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by the Jerusalem Center for Public Affairs
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  DAILY ALERT Wednesday,
June 25, 2014

In-Depth Issues:

Young Islamists Admire ISIS for Its Brutality - Daniel Nisman and Ron Gilran (Wall Street Journal)
    Abu Bakr al-Baghdadi could very well take the helm of a reinvigorated global jihadist movement. Yet despite his rapid rise, al-Baghdadi has crossed several red lines, and his peers have reproached him.
    Ayman al-Zawahiri, the head of al-Qaeda's central leadership, remains widely respected across radical networks as the one and only head of al-Qaeda, which itself is perceived as the sole umbrella network of global jihad.
    While al-Baghdadi may be viewed with suspicion by the old generation of jihadists, he is rapidly gaining favor among the younger generation, which is struggling to find a sufficiently extremist voice among traditional al-Qaeda branches in the region and beyond.
    Several upstart jihadist militias and Salafist movements in eastern Libya, Jordan, Gaza and Yemen have also unilaterally declared allegiance to al-Baghdadi, in some cases claiming to have established ISIS branches in their home countries.
    They've seen al-Baghdadi's ability to bring real results in Iraq, while al-Zawahiri hides in Pakistan's tribal territories.

1,000 Chinese Jihadists Training in Pakistan - Herb Keinon (Jerusalem Post)
    Some 1,000 Chinese jihadists are receiving military training in Pakistan, while other Chinese nationals are fighting inside Syria, Col. (ret.) Dr. Jacques Neriah told a high-level delegation from China at the Jerusalem Center for Public Affairs.
    The Chinese delegation included several participants from the Central Party School (CPS) of the Communist Party's central committee, which has served as a training ground for China's top leadership, including its president, Xi Jinping.
    Israel has "a great deal of knowledge about the spread of jihadist organizations," said Jerusalem Center head Dore Gold, who noted that Israel and China have "shared strategic foreign policy interests" - among the most important being counter-terrorism.

Questions Rebels Use to Tell Sunni from Shiite - Alissa J. Rubin (New York Times)
    As ISIS has seized vast territories in western and northern Iraq, there have been frequent accounts of fighters capturing groups of people and releasing the Sunnis while the Shiites are singled out for execution.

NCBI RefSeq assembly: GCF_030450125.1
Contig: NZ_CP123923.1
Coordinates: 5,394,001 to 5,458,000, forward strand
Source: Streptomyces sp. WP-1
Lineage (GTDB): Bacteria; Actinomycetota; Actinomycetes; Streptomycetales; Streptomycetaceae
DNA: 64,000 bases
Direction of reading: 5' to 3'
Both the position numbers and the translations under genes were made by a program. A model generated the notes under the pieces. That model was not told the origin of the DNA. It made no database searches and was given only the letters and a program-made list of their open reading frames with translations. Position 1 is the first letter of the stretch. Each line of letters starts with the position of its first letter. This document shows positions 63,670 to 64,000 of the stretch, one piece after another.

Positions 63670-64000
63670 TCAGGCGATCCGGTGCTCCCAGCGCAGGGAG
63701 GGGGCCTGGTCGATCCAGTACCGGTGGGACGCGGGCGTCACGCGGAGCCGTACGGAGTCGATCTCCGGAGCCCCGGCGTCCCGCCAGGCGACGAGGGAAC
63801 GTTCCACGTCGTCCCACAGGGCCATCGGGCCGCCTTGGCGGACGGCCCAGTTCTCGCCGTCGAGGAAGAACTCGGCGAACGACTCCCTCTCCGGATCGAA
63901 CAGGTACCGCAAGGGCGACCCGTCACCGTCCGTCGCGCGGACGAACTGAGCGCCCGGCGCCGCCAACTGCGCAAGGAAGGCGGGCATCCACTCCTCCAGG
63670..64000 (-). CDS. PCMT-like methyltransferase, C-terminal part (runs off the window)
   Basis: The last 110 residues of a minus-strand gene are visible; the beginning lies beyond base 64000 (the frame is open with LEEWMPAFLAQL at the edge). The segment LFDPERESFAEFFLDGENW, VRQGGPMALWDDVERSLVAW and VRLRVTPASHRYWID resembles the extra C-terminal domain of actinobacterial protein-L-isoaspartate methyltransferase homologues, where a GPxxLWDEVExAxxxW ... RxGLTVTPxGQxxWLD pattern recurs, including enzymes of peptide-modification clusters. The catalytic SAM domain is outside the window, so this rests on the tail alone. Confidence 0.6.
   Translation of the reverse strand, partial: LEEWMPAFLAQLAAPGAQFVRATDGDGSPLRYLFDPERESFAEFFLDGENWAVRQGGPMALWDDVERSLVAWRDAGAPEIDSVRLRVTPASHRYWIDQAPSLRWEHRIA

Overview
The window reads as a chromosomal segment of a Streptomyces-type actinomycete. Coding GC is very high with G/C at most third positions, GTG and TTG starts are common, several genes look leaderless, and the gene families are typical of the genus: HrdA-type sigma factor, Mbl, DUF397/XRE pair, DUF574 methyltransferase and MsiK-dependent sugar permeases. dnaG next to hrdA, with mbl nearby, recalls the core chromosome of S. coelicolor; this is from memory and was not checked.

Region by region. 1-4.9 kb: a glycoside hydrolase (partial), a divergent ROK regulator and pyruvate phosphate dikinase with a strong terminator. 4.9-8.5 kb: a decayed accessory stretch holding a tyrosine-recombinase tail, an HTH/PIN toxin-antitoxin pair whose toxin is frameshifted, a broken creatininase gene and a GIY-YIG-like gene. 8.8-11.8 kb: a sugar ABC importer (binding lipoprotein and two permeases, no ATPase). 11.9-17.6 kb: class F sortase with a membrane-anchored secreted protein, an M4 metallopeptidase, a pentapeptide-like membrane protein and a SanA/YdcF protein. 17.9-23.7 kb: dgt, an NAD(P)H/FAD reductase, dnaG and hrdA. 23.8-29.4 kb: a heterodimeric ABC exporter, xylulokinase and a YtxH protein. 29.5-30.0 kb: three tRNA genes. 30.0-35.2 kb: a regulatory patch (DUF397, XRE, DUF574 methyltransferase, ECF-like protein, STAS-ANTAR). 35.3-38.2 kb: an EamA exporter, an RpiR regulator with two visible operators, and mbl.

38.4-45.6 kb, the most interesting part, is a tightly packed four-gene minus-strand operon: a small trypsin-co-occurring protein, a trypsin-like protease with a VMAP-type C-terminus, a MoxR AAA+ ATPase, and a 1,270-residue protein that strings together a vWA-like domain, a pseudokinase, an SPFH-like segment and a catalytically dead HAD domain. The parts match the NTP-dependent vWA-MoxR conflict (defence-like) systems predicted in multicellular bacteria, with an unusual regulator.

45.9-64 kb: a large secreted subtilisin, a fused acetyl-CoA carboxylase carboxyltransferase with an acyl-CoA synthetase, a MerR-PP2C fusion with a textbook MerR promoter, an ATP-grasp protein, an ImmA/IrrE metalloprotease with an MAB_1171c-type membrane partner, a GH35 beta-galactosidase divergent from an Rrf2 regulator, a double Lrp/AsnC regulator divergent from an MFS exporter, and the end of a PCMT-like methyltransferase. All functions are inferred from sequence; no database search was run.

But how can ISIS tell whether a person is a Sunni or a Shiite? Generally, Iraqi Shiites and Sunnis are often indistinguishable in appearance.
    From accounts of people who survived encounters with the militants, it seems they often ask a list of questions. Here are some of them.

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News Resources - North America, Europe, and Asia:
  • Iraqi Kurdistan Leader Massoud Barzani Says "The Time Is Here" for Self-Determination - Mick Krever
    Iraqi Kurdish President Massoud Barzani told CNN's Christiane Amanpour, "Iraq is obviously falling apart....After the recent events in Iraq, it has been proved that the Kurdish people should seize the opportunity now - the Kurdistan people should now determine their future."
        Barzani said that he would make that case to U.S. Secretary of State John Kerry when they meet in Erbil Tuesday; America is a close Kurdish ally, but opposes independence for the region. (CNN)
        See also Kerry Implores Kurdish Leader to Join Iraqi Government and Not Break Away - Michael R. Gordon
    Secretary of State John Kerry urged the president of Iraq's Kurdish autonomous region, Massoud Barzani, on Tuesday not to seek his own state and instead help form a government in Baghdad. (New York Times)
  • British Muslims Flock to ISIS - Dominic Kennedy
    Two British jihadists appeared in a terrorism recruitment video for the Islamic State of Iraq and al-Sham (ISIS), the insurgent group now on a bloody rampage towards Baghdad, urging Muslims to fight in Syria. Nasser Muthana and Reyaad Khan, both 20, went to the Al-Manar Centre in Cardiff, which is aligned to the ultra-conservative Salafi wing of Islam. The Salafis have seen their places of worship increase by 50% in four years and are poised to control half the mosques in Britain within a generation.